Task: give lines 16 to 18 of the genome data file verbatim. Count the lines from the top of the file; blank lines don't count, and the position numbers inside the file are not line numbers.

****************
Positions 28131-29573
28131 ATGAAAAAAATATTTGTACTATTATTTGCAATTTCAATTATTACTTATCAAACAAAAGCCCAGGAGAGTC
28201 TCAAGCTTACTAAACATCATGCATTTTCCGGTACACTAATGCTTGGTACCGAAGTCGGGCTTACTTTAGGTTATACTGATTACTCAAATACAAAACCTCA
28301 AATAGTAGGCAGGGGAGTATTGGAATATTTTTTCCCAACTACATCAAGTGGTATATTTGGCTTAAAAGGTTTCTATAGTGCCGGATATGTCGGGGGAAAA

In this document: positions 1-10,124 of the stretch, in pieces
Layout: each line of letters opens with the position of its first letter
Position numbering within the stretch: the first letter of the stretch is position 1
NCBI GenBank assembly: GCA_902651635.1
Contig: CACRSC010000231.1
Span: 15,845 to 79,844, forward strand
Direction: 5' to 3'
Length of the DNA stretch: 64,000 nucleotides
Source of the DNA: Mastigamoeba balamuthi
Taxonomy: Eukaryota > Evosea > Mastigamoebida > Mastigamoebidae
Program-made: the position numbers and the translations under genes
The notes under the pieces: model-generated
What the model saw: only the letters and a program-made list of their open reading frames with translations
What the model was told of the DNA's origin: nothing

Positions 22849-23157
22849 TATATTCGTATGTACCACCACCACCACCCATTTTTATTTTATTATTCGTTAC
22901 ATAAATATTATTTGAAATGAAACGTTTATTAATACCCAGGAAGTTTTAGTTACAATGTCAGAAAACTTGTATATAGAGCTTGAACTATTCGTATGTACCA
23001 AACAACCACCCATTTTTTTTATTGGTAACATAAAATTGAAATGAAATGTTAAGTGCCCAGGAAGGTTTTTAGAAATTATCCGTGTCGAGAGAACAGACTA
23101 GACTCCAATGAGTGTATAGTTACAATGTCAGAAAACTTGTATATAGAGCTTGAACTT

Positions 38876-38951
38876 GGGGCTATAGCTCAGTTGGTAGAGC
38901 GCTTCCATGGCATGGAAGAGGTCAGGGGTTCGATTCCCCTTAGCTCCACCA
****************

The notes under the pieces: model-generated
What the model saw: only the letters and a program-made list of their open reading frames with translations
What the model was told of the DNA's origin: nothing